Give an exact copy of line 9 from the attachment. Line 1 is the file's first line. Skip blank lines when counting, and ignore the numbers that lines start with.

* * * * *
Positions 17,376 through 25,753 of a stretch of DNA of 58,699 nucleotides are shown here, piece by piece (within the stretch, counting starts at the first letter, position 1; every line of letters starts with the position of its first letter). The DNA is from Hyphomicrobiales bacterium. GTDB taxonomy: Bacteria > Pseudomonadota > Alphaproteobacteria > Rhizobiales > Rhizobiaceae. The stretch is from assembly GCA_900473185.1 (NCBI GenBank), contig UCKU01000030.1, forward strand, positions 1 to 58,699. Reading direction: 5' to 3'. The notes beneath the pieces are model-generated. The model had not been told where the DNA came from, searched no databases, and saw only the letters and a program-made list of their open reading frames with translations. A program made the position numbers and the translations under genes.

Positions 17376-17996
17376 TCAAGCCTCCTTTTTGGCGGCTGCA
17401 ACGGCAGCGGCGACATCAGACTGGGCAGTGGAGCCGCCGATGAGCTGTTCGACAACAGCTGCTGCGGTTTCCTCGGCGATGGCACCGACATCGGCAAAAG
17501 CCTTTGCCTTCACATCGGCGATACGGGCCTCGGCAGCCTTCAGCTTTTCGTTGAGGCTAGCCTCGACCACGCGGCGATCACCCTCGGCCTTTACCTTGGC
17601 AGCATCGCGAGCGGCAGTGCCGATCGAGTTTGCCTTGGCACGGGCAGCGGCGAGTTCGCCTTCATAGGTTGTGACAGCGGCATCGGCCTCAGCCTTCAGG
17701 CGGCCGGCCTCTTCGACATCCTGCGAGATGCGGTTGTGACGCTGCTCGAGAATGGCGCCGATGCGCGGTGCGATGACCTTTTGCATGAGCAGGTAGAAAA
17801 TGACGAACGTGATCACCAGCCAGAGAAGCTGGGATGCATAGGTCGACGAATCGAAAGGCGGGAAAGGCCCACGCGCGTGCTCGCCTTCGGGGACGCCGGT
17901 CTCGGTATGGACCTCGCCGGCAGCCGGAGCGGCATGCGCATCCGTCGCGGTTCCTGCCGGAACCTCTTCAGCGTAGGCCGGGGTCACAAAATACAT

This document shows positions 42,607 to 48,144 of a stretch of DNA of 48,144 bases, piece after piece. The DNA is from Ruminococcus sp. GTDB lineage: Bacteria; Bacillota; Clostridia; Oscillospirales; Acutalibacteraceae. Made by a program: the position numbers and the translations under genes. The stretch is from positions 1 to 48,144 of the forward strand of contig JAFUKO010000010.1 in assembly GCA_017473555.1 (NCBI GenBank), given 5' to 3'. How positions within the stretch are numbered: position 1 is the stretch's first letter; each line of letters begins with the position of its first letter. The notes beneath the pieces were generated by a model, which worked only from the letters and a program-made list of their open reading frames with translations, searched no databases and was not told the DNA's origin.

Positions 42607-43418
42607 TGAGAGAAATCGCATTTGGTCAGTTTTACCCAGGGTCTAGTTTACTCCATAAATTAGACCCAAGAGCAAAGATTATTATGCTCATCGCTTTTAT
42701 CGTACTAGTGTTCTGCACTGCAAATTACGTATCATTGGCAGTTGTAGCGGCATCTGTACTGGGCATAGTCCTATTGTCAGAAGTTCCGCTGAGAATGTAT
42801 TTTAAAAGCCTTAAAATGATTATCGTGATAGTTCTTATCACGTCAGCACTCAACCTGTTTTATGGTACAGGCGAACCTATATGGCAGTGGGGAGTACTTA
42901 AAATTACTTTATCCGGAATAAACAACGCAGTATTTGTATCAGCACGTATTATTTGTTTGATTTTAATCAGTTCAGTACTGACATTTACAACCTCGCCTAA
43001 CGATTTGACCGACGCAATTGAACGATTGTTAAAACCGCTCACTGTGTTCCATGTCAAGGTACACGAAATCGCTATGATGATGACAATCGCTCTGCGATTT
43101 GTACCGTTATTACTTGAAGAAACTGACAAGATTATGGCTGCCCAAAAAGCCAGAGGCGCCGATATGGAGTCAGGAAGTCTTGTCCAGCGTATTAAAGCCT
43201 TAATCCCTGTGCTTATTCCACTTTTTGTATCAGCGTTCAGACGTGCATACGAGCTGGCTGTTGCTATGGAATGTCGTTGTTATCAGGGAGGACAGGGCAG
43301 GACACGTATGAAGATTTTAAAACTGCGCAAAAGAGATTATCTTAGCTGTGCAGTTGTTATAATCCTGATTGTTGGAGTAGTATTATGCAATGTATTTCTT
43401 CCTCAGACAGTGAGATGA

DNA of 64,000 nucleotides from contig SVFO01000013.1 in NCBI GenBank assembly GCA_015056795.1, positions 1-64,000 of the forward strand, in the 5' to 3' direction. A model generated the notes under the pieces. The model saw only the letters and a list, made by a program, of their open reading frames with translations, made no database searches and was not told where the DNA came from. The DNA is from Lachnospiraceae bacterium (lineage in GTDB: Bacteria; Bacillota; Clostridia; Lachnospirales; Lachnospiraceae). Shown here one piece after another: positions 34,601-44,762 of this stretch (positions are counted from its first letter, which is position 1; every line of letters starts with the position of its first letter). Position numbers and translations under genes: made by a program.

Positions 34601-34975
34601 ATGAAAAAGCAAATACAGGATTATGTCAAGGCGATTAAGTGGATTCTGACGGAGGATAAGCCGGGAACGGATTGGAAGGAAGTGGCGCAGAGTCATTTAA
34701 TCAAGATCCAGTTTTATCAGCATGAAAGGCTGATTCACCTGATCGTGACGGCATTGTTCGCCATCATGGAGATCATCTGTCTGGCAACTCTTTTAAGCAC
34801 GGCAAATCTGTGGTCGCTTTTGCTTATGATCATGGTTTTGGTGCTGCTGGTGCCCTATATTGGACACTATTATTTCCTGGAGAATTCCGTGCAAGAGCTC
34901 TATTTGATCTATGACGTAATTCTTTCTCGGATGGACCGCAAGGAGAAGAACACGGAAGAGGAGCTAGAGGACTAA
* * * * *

17901 CTCGGTATGGACCTCGCCGGCAGCCGGAGCGGCATGCGCATCCGTCGCGGTTCCTGCCGGAACCTCTTCAGCGTAGGCCGGGGTCACAAAATACAT